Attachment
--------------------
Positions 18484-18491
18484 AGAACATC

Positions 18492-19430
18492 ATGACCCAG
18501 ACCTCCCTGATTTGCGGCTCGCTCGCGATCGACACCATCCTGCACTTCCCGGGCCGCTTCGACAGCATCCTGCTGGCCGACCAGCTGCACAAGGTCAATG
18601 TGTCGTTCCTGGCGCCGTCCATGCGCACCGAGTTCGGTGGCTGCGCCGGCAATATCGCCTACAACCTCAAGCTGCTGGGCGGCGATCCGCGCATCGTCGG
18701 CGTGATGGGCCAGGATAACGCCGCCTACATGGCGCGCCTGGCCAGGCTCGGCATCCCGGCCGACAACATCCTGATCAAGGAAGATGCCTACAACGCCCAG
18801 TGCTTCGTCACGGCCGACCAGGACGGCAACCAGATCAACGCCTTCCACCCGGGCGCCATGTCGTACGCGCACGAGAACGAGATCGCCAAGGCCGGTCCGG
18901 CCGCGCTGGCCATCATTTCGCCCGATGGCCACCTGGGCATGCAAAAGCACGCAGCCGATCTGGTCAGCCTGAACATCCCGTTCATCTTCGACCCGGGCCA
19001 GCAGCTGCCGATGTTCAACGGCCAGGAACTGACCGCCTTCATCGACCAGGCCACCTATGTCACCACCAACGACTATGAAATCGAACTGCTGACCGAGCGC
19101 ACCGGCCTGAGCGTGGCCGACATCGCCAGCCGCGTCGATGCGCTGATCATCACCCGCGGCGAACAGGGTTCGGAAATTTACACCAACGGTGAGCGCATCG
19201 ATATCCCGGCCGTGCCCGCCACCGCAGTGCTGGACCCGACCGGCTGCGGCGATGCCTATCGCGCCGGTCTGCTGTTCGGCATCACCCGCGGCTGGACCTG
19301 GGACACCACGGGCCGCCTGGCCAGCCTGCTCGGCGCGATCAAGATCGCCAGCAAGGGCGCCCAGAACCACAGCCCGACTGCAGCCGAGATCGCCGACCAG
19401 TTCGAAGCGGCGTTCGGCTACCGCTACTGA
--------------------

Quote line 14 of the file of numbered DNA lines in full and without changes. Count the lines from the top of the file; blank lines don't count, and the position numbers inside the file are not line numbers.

19401 TTCGAAGCGGCGTTCGGCTACCGCTACTGA